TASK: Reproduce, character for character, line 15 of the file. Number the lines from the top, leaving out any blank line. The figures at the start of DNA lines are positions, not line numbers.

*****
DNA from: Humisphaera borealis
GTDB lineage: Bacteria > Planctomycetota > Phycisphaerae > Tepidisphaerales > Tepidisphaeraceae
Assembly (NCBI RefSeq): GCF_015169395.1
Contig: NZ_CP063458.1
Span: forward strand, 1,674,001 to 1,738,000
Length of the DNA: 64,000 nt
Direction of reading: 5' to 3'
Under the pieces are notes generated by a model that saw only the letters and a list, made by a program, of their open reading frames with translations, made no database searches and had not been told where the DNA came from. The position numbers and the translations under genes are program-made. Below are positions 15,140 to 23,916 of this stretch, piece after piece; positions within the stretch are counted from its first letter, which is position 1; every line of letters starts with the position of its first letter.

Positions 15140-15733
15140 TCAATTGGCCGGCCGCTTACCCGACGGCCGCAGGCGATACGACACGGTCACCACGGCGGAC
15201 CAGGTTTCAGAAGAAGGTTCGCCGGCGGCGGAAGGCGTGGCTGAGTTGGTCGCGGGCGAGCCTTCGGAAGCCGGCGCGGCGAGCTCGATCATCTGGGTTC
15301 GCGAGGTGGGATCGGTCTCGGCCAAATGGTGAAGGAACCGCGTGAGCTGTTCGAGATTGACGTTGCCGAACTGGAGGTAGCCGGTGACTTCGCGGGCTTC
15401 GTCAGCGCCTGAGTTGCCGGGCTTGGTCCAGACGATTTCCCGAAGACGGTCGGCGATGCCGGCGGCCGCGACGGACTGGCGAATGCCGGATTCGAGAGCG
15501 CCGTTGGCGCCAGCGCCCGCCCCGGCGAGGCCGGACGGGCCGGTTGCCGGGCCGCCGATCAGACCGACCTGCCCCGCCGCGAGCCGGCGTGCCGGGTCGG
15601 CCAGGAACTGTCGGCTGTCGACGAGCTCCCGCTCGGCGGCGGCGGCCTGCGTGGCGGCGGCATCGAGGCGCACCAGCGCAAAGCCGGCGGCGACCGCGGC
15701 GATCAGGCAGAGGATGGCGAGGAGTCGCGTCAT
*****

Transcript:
15601 CCAGGAACTGTCGGCTGTCGACGAGCTCCCGCTCGGCGGCGGCGGCCTGCGTGGCGGCGGCATCGAGGCGCACCAGCGCAAAGCCGGCGGCGACCGCGGC